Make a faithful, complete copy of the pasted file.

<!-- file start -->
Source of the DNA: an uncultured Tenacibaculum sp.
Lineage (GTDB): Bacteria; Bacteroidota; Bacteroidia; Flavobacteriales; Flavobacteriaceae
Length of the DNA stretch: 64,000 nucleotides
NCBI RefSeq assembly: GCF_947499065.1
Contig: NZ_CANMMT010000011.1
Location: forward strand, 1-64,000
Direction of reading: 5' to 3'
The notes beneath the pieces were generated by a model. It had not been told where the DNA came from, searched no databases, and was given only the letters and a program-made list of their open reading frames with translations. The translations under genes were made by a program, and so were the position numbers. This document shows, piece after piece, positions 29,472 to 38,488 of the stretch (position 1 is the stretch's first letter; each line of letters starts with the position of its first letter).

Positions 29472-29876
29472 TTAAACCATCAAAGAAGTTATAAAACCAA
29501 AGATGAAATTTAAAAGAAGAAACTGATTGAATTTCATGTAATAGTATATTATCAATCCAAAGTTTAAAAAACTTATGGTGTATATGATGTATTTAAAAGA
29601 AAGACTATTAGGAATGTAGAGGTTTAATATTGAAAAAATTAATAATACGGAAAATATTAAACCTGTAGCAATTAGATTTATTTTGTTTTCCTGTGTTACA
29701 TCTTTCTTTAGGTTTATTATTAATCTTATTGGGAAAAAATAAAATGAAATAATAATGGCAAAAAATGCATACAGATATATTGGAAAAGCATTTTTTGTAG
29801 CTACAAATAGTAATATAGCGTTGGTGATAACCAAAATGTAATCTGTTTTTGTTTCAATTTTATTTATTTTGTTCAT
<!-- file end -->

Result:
Source of the DNA: an uncultured Tenacibaculum sp.
Lineage (GTDB): Bacteria; Bacteroidota; Bacteroidia; Flavobacteriales; Flavobacteriaceae
Length of the DNA stretch: 64,000 nucleotides
NCBI RefSeq assembly: GCF_947499065.1
Contig: NZ_CANMMT010000011.1
Location: forward strand, 1-64,000
Direction of reading: 5' to 3'
The notes beneath the pieces were generated by a model. It had not been told where the DNA came from, searched no databases, and was given only the letters and a program-made list of their open reading frames with translations. The translations under genes were made by a program, and so were the position numbers. This document shows, piece after piece, positions 29,472 to 38,488 of the stretch (position 1 is the stretch's first letter; each line of letters starts with the position of its first letter).

Positions 29472-29876
29472 TTAAACCATCAAAGAAGTTATAAAACCAA
29501 AGATGAAATTTAAAAGAAGAAACTGATTGAATTTCATGTAATAGTATATTATCAATCCAAAGTTTAAAAAACTTATGGTGTATATGATGTATTTAAAAGA
29601 AAGACTATTAGGAATGTAGAGGTTTAATATTGAAAAAATTAATAATACGGAAAATATTAAACCTGTAGCAATTAGATTTATTTTGTTTTCCTGTGTTACA
29701 TCTTTCTTTAGGTTTATTATTAATCTTATTGGGAAAAAATAAAATGAAATAATAATGGCAAAAAATGCATACAGATATATTGGAAAAGCATTTTTTGTAG
29801 CTACAAATAGTAATATAGCGTTGGTGATAACCAAAATGTAATCTGTTTTTGTTTCAATTTTATTTATTTTGTTCAT